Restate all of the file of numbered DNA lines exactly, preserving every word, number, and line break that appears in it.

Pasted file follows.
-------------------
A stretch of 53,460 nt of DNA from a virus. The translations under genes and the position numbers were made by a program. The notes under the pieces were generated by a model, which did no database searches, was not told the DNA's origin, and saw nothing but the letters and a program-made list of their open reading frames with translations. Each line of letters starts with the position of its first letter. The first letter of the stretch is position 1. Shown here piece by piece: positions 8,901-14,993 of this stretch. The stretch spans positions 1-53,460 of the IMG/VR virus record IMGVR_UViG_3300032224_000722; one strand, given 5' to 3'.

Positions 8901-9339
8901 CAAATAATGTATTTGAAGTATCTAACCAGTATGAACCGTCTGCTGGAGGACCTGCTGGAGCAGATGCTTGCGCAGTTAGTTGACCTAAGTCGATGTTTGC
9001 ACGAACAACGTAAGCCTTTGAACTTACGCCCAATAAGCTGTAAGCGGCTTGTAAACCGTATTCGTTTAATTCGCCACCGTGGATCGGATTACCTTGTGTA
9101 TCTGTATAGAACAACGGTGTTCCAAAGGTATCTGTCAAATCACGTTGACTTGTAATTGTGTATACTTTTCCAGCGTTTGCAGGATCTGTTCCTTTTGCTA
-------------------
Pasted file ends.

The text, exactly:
A stretch of 53,460 nt of DNA from a virus. The translations under genes and the position numbers were made by a program. The notes under the pieces were generated by a model, which did no database searches, was not told the DNA's origin, and saw nothing but the letters and a program-made list of their open reading frames with translations. Each line of letters starts with the position of its first letter. The first letter of the stretch is position 1. Shown here piece by piece: positions 8,901-14,993 of this stretch. The stretch spans positions 1-53,460 of the IMG/VR virus record IMGVR_UViG_3300032224_000722; one strand, given 5' to 3'.

Positions 8901-9339
8901 CAAATAATGTATTTGAAGTATCTAACCAGTATGAACCGTCTGCTGGAGGACCTGCTGGAGCAGATGCTTGCGCAGTTAGTTGACCTAAGTCGATGTTTGC
9001 ACGAACAACGTAAGCCTTTGAACTTACGCCCAATAAGCTGTAAGCGGCTTGTAAACCGTATTCGTTTAATTCGCCACCGTGGATCGGATTACCTTGTGTA
9101 TCTGTATAGAACAACGGTGTTCCAAAGGTATCTGTCAAATCACGTTGACTTGTAATTGTGTATACTTTTCCAGCGTTTGCAGGATCTGTTCCTTTTGCTA